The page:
Background. Non-adherence to human immunodeficiency virus (HIV) medications often results in irreparable drug resistance and poor outcomes. Hence, care providers generally think that treatment of HIV disease should be delayed until a person is ‘ready’ to adhere. However, little research has focused on understanding the process that results in readiness for successful adherence.
Aim. The aim of this phenomenological study was to describe and understand the experience and decision-making processes of people who became adherent to their HIV medication regimens after previously failing treatment because of non-adherence.
Method. A Husserlian phenomenological approach was taken, and in-depth interviews were analysed using Giorgi's method of phenomenological description and analysis.
Findings. Thirteen HIV-positive men and women who had previously failed two or more treatment regimens because of non-adherence were purposefully selected from two infectious diseases clinics in the Midwest region of the United States. They had achieved and sustained adherence to their HIV medications for 1 year or longer without formal intervention. All participants experienced a ‘trigger’ event preceding the process that led to the ability to incorporate lifestyle and health behaviour changes necessary for successful adherence. Factors associated with the process leading to adherence were: changing attitudes towards HIV medication, finding the right health care provider, creating the right support system, getting control of life and having goals.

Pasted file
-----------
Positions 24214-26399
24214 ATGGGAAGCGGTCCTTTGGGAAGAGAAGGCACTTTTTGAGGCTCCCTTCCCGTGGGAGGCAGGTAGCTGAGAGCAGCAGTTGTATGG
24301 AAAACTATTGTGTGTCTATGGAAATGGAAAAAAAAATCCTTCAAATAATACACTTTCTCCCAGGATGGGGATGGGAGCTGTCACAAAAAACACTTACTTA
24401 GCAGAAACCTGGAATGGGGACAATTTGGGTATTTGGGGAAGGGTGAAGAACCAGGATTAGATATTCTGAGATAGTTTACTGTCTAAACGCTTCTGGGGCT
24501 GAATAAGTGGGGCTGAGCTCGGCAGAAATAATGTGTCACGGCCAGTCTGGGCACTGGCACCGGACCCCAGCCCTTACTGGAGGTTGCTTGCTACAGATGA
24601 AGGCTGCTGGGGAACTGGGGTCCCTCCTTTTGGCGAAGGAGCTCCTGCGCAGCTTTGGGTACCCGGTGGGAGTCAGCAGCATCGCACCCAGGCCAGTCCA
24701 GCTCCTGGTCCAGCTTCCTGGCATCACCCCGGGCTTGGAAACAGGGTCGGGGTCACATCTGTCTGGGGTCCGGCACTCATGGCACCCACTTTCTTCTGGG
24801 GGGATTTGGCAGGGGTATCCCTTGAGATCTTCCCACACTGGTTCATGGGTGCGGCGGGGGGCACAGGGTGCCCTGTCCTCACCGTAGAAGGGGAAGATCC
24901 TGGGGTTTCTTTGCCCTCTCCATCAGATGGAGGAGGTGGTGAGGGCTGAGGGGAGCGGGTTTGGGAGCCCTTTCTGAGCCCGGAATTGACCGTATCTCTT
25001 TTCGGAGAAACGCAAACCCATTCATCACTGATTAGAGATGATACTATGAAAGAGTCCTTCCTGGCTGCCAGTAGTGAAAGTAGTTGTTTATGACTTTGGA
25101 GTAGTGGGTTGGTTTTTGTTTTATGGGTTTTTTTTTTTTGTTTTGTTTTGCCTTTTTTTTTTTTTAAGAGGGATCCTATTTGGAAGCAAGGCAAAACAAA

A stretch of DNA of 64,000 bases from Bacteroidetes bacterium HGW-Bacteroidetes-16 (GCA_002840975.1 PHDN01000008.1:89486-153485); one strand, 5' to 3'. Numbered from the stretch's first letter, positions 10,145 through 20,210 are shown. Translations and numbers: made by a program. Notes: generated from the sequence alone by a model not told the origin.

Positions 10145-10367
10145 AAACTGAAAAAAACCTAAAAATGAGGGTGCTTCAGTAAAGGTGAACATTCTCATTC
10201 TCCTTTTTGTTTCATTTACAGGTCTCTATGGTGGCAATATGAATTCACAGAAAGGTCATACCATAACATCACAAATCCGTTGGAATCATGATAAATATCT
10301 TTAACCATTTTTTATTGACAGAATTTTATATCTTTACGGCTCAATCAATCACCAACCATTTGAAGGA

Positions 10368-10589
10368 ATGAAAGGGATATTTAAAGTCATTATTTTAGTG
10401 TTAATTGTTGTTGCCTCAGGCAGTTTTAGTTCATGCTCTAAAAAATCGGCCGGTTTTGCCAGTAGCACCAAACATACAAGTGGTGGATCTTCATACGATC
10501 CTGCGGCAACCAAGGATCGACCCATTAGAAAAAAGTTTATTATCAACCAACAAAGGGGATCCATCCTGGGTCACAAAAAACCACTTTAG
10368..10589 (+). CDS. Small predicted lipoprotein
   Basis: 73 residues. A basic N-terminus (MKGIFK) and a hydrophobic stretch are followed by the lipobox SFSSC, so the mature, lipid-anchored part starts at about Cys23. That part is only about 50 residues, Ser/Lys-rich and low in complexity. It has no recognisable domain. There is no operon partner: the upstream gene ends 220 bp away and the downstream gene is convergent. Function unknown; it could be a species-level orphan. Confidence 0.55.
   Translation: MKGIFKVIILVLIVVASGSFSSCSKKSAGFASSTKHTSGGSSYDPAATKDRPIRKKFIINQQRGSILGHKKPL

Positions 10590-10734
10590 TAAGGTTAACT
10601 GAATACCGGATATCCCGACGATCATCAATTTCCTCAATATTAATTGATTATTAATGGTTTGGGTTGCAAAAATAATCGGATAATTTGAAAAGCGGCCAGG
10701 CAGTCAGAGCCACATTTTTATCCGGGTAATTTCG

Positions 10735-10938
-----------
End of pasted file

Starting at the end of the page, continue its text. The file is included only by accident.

Conclusions. This study demonstrated that HIV-positive individuals who had been non-adherent and had been viewed as ‘difficult to treat’ nonetheless successfully adhered to treatment once they became ‘ready’. Findings from this study implicate that readiness may be a necessary component for successful adherence, particularly in HIV-positive individuals who have previously failed treatment. Understanding the relationship between the phenomenon of readiness and subsequent HIV treatment adherence has implications for clinical decision-making and for development of interventions that enhance adherence and prevent HIV drug resistance.